**Roland Nikles**: _[Sovereign of My Opinions]( "The unholy intimacy between readers and writers on the Internet, say the N+1 editors, has made op-ed writers of us all... >...Op-eds... in the _New York Times_, the _Washington Post_, the _Wall Street Journal_, can slide by without actually defending their ideas, opinions and statements as they strive for clicks and shares... marked by editorial bad faith. “From an op-ed writer’s perspective,” say the N+1 editors, “good readers who see through editorial bad faith and express their outrage, have become indistinguishable from bad readers who don’t (but click and share) because outrage is a sign of consequence, and both guarantee traffic.” >As a member of the diligent (and largely unread) Internet Proletariat my commitment is to editorial good faith. I strive to have the sovereignty of my opinion rest on a constituency of the most solid ideas I can find. And for those solid ideas I look to experts, people who appear to me trustworthy; others who know more and appear to have editorial integrity. It’s the only path I know to becoming the sovereign of my ideas. Will the N+1 piece disappear “like all the others, carried along the swift-moving current of the... Continue reading
**Narayana Kocherlakota**: _[The Fed Should Prepare for the Unexpected]( "The staff paper downplayed and Powell ignored what I see as the most important risk... >...that the U.S. economy could face a recession in the next couple years. As then-chair Janet Yellen’s speech at Jackson Hole two years ago revealed, the Fed lacks tools to deal with such a contingency. The best way to prepare is to ensure that the economy is as strong as possible when the downturn hits. And that requires keeping interest rates lower than the Fed is currently planning to do... ---- #shouldread Continue reading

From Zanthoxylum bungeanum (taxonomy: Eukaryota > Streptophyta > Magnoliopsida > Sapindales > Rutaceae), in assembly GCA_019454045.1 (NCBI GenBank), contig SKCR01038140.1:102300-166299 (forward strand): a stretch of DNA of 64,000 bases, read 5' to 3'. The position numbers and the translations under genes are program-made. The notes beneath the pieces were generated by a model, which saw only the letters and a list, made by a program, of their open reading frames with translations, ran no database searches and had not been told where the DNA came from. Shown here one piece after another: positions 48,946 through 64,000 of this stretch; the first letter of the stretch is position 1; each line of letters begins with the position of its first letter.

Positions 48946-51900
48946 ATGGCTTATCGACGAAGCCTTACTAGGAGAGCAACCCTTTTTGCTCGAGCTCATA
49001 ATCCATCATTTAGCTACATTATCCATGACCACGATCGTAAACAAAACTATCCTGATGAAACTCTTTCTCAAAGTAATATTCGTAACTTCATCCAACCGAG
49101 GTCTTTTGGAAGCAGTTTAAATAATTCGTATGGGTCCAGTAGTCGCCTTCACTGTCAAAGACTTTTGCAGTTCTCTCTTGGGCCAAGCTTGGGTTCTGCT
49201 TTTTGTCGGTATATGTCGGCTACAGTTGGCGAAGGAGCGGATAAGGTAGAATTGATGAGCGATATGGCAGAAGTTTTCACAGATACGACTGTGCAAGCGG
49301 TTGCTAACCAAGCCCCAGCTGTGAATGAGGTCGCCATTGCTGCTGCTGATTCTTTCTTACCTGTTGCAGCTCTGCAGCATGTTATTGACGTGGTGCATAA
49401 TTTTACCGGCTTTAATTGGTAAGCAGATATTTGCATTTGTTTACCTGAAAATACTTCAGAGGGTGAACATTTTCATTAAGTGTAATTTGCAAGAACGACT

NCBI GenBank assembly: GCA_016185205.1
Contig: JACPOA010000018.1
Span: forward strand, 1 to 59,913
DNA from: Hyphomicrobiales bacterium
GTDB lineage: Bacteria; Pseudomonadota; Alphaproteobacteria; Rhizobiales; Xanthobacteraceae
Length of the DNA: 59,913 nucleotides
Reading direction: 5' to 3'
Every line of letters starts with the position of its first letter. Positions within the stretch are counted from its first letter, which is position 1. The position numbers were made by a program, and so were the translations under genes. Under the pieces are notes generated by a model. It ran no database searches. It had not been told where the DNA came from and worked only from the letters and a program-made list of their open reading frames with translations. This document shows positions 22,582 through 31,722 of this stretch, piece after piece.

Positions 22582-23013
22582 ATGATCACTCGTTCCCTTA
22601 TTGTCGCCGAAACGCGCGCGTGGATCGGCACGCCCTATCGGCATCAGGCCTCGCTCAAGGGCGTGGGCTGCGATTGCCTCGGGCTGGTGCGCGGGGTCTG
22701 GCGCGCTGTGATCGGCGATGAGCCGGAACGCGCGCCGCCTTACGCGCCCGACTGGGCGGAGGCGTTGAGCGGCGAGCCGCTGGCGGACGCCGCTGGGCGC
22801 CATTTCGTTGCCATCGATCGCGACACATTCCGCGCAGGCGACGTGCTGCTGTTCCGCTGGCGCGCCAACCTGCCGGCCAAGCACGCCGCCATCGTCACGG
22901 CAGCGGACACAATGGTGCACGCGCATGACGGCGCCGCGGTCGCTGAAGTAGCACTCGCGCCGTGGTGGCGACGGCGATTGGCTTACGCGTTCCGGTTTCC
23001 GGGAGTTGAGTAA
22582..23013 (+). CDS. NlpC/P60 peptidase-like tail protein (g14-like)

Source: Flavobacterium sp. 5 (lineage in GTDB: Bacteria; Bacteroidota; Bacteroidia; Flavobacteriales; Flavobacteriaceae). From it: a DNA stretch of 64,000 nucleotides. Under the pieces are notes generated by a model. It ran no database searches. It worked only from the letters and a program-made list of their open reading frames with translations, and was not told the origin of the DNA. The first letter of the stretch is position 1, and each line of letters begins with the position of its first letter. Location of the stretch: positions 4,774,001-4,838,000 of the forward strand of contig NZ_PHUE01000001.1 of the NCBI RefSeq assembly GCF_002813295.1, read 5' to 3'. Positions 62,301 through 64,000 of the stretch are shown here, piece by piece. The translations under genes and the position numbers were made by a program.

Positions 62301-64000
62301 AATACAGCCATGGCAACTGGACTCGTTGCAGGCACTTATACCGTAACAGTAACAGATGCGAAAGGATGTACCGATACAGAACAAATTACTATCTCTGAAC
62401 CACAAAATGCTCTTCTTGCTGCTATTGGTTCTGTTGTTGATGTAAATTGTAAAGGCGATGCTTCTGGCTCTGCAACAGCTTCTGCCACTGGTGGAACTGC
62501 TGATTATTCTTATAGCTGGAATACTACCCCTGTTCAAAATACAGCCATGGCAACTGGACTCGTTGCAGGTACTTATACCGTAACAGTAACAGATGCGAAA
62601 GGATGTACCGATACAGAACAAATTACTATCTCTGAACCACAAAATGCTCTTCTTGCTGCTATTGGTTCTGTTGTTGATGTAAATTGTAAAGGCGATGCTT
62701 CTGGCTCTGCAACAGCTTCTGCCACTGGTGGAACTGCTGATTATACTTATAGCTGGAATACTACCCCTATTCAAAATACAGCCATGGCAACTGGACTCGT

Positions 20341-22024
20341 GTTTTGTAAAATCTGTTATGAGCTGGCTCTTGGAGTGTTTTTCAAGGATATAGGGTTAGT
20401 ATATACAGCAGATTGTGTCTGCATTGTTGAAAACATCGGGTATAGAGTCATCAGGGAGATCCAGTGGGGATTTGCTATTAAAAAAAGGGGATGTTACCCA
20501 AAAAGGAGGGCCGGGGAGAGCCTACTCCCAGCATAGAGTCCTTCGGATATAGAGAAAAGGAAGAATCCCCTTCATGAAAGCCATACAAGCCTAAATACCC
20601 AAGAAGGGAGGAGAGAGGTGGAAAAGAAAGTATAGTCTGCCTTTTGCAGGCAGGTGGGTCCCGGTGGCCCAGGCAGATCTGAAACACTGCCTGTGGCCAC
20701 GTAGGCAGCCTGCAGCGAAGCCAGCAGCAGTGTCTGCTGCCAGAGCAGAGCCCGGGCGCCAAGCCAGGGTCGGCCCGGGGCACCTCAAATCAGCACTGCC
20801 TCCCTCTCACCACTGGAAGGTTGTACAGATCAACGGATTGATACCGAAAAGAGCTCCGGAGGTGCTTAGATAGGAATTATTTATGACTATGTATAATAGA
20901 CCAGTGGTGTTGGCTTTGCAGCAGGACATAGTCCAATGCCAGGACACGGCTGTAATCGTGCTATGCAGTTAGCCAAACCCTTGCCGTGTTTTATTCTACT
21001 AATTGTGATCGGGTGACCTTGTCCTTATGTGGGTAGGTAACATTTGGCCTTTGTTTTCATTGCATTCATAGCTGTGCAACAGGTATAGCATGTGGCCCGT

**Caitlin Rosenthal**: _[How Slavery Inspired Modern Business Management]( "To move beyond denial requires not only an acknowledgment that slaveholders practiced a kind of scientific management but also a broader rethinking of deep-seated assumptions about the relationship between capitalism and control... >...Though there are many exceptions, histories of business practices—at least those that reach a general audience—tend to be both individual and social success stories. They tell stories that are win-win, with businesspeople earning profits and customers, laborers, and communities benefiting along the way. This can, of course, be true. The shift from seeing trade as zero-sum to positive-sum was one of the most important transitions underpinning the rise of capitalism. But capitalism does not make this win-win inevitable. >Growing the pie brings no guarantee about how it will be divided. The sharing of rewards depends on how the rules are written or, differently put, on how markets are regulated. Slavery shows how one particular set of rules enabled precise management but paired its efficiencies with horrifying costs. Slavery also illustrates how certain kinds of market expansion—allowing lives to be bonded in labor and sold—can produce radical inequality. Economic growth can accompany the expansion of freedom and opportunity. But, as in... Continue reading
_[Uncharted 2018: The Berkeley Festival of Ideas]( October 5-6, 2018: ---- #shouldread Continue reading